At least 300 Kurdish fighters crossed from Turkey into Syria overnight to battle jihadists from the Islamic State group trying to seize a strategic border town, a monitor said Saturday.
The reinforcements arrived as Kurdish officials and the Syrian opposition urged the international community to prevent the "ethnic cleansing" of the strategic town of Ain al-Arab, known by the Kurds as Kobane.
The Syrian Observatory for Human Rights said the Kurdish fighters had joined the Syrian Kurdish People's Protection Units (YPG) in their fight against IS.
The jihadist organisation has been fighting since Tuesday night to try to capture Ain al-Arab, and has seized 60 villages in the area.
The fighting has prompted a mass exodus into Turkey, which opened its border on Friday to fleeing Kurds and has since received 45,000 people, according to officials.
At the same time, the fate of at least 800 residents of the captured villages remains "unknown," the Observatory says.
The clashes prompted Syria's opposition National Coalition to urge air strikes to "stop mass atrocities" if IS advances into Ain al-Arab.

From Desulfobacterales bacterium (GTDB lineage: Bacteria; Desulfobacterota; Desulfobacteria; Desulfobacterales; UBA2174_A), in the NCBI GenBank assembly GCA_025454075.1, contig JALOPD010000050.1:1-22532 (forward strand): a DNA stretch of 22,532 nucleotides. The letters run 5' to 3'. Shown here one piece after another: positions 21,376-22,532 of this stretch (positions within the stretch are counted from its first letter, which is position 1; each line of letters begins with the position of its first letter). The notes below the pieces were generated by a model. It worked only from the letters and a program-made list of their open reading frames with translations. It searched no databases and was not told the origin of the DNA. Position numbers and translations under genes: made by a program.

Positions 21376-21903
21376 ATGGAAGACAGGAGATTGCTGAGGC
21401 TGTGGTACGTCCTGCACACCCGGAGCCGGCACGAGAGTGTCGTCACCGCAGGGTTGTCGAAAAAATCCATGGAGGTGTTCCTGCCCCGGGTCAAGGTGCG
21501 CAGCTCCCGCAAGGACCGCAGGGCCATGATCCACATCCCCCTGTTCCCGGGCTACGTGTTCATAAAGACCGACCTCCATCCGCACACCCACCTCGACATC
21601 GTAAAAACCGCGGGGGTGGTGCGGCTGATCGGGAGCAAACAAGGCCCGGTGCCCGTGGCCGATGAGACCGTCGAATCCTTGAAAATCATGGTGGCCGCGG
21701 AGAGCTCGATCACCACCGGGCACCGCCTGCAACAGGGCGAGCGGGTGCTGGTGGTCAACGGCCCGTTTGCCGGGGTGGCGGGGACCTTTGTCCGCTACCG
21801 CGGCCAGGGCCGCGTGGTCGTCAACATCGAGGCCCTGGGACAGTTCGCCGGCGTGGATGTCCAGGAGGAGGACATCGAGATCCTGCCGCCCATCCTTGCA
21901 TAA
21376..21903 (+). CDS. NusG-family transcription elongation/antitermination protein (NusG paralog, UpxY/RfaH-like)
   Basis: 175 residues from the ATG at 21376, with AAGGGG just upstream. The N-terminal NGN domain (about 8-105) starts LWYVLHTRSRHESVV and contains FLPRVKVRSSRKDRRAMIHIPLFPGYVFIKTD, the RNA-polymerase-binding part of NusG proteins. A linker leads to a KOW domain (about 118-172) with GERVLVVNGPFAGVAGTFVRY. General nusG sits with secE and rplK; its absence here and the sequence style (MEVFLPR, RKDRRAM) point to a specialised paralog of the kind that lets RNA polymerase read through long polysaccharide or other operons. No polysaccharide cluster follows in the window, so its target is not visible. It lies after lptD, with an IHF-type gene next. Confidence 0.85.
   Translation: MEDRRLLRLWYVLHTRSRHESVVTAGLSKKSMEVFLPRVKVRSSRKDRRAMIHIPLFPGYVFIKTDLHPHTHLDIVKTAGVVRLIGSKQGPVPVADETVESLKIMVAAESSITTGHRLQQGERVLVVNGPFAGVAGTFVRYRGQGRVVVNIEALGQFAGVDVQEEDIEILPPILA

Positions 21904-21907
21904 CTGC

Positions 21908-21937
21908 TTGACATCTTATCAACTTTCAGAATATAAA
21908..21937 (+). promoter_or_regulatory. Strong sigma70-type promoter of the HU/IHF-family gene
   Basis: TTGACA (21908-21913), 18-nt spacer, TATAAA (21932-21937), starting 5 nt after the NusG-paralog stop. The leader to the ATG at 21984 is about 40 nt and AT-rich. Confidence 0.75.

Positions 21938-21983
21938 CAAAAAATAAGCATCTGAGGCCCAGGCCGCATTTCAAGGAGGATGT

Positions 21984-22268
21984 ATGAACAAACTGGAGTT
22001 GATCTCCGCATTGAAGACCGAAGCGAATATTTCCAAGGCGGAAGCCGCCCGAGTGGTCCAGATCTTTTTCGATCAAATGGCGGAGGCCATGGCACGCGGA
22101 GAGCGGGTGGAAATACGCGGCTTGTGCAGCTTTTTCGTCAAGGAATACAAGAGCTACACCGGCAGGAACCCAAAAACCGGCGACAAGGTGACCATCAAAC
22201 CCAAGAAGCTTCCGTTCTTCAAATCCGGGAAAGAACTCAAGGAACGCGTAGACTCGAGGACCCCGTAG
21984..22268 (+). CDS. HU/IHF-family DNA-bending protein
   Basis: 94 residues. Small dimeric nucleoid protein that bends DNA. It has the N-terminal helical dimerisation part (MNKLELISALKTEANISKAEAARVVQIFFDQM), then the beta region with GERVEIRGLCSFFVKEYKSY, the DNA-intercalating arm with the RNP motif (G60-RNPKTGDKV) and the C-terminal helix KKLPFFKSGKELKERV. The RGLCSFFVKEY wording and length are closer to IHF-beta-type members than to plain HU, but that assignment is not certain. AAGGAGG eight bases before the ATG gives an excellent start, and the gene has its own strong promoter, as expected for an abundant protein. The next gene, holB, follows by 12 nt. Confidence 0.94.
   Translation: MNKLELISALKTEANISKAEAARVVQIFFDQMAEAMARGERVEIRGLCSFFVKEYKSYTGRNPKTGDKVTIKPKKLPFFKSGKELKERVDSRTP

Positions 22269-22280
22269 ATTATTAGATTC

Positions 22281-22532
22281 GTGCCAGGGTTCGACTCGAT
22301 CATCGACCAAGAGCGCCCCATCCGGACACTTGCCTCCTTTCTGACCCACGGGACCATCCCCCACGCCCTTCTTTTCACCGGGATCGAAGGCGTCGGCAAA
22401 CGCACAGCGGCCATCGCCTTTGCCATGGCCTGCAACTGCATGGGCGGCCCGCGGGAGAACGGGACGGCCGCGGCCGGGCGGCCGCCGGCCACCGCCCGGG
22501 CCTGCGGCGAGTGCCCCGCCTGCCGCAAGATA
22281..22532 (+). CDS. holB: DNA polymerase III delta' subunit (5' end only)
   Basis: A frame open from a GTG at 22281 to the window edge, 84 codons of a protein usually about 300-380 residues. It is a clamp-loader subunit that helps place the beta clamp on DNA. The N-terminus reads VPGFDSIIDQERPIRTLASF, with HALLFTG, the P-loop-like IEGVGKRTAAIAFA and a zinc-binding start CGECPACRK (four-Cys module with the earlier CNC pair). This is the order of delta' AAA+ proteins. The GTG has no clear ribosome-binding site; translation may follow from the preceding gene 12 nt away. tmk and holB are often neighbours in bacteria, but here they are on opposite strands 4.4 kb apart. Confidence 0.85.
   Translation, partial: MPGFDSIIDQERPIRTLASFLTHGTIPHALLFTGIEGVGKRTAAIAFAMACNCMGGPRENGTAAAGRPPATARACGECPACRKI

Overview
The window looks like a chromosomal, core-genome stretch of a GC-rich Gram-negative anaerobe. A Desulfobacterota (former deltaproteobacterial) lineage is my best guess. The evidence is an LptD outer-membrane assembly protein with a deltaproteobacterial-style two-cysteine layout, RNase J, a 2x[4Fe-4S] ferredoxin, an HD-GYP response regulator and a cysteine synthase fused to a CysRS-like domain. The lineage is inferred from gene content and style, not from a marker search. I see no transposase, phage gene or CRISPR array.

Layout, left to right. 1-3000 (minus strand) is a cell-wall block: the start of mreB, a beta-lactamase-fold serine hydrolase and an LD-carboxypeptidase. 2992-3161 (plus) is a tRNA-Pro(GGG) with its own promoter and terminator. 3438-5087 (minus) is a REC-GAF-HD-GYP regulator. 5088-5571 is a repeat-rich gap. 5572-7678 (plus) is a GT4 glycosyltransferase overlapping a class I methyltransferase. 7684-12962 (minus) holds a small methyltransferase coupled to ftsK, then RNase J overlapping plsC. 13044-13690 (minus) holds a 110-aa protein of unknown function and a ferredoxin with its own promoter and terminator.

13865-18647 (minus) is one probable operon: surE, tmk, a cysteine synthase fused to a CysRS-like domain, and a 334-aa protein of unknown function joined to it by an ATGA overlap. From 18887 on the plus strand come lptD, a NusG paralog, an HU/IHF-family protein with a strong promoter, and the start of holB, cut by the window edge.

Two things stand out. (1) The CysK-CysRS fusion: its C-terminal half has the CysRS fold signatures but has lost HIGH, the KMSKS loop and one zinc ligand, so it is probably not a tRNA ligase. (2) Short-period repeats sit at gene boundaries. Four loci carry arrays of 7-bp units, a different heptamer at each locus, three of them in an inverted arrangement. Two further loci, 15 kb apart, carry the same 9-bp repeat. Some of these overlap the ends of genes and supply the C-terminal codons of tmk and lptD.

"Air strikes are needed to help opposition forces protect vulnerable civilians," the coalition's US representative Najib Ghadbian said.
Key Syrian Kurdish official Salih Muslim Mohamed, a leader of the Democratic Union Party (PYD), launched his own appeal for aid.
He urged the United States and Europe to help Ain al-Arab avoid the fate of the Iraqi town of Sinjar, which has been emptied of its Yazidi minority residents in the wake of an IS onslaught.
"Kobane is facing the most barbaric attack in its history," he warned.
"If you want to avoid an ethnic cleansing even more barbaric than that in Sinjar, you must support Kobane because the next few hours will be decisive," he added in a statement.
"Kobane is waiting for your urgent action."
The Observatory also reported Saturday that IS had executed at least 11 Kurds, among them two teenagers, in the area around the town.
Ain al-Arab is Syria's third-largest Kurdish town, and capturing it would give IS control of a long stretch of the country's northern border with Turkey.
The Observatory said fighting was continuing on Saturday, with heavy clashes in the vicinity of the town.